The Hellfire ClubBecome a Patron!
Irish and Celtic myths and legends, Irish folklore and Irish fairy tales and Irish Ghost Stories
English gentry and their bad habits at The Hellfire Club
High on a windswept slope in the Wicklow mountains near the summit of Mount Pelier, with a commanding view overlooking Dublin city, lies the burnt and blackened shell of a sinister old hunting lodge, now called the Hellfire Club, and well named it was too! For it was home to the Irish branch of that selfsame society, notorious for drunken debauchery and conducting unholy rites at the darkest hour of the night.
It was first constructed by the Right Honourable William Conolly of Castletown, who was a Speaker in the Irish parliament in 1725. An enormously wealthy man, he is said to have destroyed an ancient cairn, a tomb of the old people, in order to clear the way for his hunting lodge. So when the roof of that lodge was pulled clean off shortly after in a mighty storm, the local people knew what to think!
Not a man to be dissuaded by what he felt to be local superstition, Conolly rebuilt the house with a strong arch roof of solid stonework and contented himself that he had beaten the devil of the mountains, but it became known as a place of ill repute thereafter.
Six years after his death the lodge was purchased by Richard Parsons, the first Earl of Rosse, freemason master and president of the Hellfire Club, a group who delighted in fashionable blasphemy and carousing, attracting the membership of young Bucks as they were known, a sort whose whole enjoyment and the business of whose life seemed to consist of eccentricity and violence. The president of the club was known as "The King of Hell" and dressed himself as Satan, with horns and cloven hoofs, and in the devil's name was the first toast always drunk and a chair left unoccupied for Old Hob.
Their shameless festivities knew no bounds, admitting men and women in equal measure to partake of black masses, so called "Holy Ghost Pie" and drinking scaltheen, a noxious mixture of whiskey and butter. Their decadence didn't blush at holding orgies and animal sacrifices, worshipping pagan deities and going on wild rides through the surrounding countryside, beating local villagers and taking whatever they wanted. More than once, it was said, strange visitors in peculiar attire would arrive in the midst of their feasting and dance wildly before vanishing in a flare of sulphur.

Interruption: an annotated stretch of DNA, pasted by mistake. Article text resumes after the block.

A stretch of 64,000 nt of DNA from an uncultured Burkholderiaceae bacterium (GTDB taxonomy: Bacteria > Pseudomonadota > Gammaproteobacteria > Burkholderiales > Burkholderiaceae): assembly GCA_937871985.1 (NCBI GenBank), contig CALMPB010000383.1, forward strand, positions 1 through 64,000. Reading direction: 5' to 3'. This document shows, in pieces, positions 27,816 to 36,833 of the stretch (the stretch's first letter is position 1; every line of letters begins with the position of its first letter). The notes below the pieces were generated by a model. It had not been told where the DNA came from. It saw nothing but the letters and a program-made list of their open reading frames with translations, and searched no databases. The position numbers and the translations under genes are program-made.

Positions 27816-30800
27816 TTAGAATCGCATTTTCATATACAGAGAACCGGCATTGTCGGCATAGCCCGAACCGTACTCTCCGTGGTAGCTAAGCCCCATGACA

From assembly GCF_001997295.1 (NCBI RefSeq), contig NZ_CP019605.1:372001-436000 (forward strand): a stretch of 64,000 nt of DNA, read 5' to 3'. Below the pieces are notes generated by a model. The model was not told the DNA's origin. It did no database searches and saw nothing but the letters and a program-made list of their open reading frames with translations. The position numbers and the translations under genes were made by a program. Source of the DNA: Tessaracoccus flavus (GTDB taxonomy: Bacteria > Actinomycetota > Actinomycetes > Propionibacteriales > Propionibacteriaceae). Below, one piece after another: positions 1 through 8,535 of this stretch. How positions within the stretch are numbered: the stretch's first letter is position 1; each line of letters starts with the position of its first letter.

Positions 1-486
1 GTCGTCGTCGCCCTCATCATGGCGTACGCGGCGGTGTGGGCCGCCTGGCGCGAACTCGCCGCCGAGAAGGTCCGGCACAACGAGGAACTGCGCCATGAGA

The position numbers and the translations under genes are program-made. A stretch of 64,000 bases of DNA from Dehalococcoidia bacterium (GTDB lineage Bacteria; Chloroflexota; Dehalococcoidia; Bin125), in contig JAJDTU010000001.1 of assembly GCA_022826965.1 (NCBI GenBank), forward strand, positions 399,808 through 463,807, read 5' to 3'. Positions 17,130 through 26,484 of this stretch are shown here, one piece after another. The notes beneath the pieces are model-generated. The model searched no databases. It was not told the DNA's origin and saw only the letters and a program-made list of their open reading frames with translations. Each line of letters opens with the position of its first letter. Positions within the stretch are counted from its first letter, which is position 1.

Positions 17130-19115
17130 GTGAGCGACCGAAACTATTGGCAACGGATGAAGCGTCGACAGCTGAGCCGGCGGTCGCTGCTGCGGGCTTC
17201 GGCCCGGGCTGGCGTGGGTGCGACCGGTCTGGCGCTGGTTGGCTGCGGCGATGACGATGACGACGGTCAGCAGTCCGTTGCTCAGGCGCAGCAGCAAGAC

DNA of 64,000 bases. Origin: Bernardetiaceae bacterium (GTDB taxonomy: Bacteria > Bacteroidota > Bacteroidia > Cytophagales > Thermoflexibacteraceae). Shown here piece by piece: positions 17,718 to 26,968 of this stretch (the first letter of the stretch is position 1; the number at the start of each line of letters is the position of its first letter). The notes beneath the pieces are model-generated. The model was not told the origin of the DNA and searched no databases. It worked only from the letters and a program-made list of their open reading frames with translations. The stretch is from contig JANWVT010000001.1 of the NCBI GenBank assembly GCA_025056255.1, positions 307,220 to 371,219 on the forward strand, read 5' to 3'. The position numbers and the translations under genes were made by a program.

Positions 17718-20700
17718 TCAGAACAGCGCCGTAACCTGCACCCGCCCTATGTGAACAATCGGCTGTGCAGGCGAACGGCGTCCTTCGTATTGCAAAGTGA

Not so long ago the skeleton of a dwarf and a demonic statue were unearthed under a house at the foot of the hill. They even went so far as to kidnap a local woman and roll her down the hill in a barrel after setting it alight, not a one of them being convicted of the murder afterwards, for such was the nature of the times and the secrecy of the club.
So it was no surprise that unpleasant legends and tales grew up like wild weeds about the old hunting lodge and its new occupants. A young man was visiting a local farmhouse when he heard of this notorious club, and decided to pay it a visit to see what was what. The very next day he was found murdered and face down in a shallow pool. His host, appalled, determined that he'd beard the lion in its den and brought with him a priest for good measure.
Well the sun had set by the time they made it to the doors, which were answered by a tall man in dark clothing. They were seized and forced to sit at a sumptuous feast that was about to begin. At that, a huge black cat stalked into the room, which had not ears but horns like a goat. Upon seeing the beast and the malevolent glare it laid upon him, the priest leapt to his feet, knowing he was done for if he didn't move quickly.
Again he was grabbed but he reached into his pocket for a vial of holy water he kept there, and hurling it at the cat he uttered the words of the exorcism. With that all hell broke loose, fire and smoke erupted, and he escaped out the front door with the piteous cries of his farmer friend echoing in his ears!
The next morning the farmer was found scratched and cut about the head and face and he never spoke a word from that day forth. Some say the Hellfire Club ended on that day, while others tell how its master's misadventure finally closed the doors. That was one Richard Chappell "Burn-Chapel" Whaley, another of the decadent ascendancy who'd gotten his name by riding around and setting fire to the thatch of Catholic chapels.
After a black mass it is said a footman stumbled over the slumped figures of insensate orgiasts, spilling whiskey on Whaley's coat. Infuriated, Whaley poured brandy on the man, setting him alight, and soon the whole place was ablaze, revellers and all.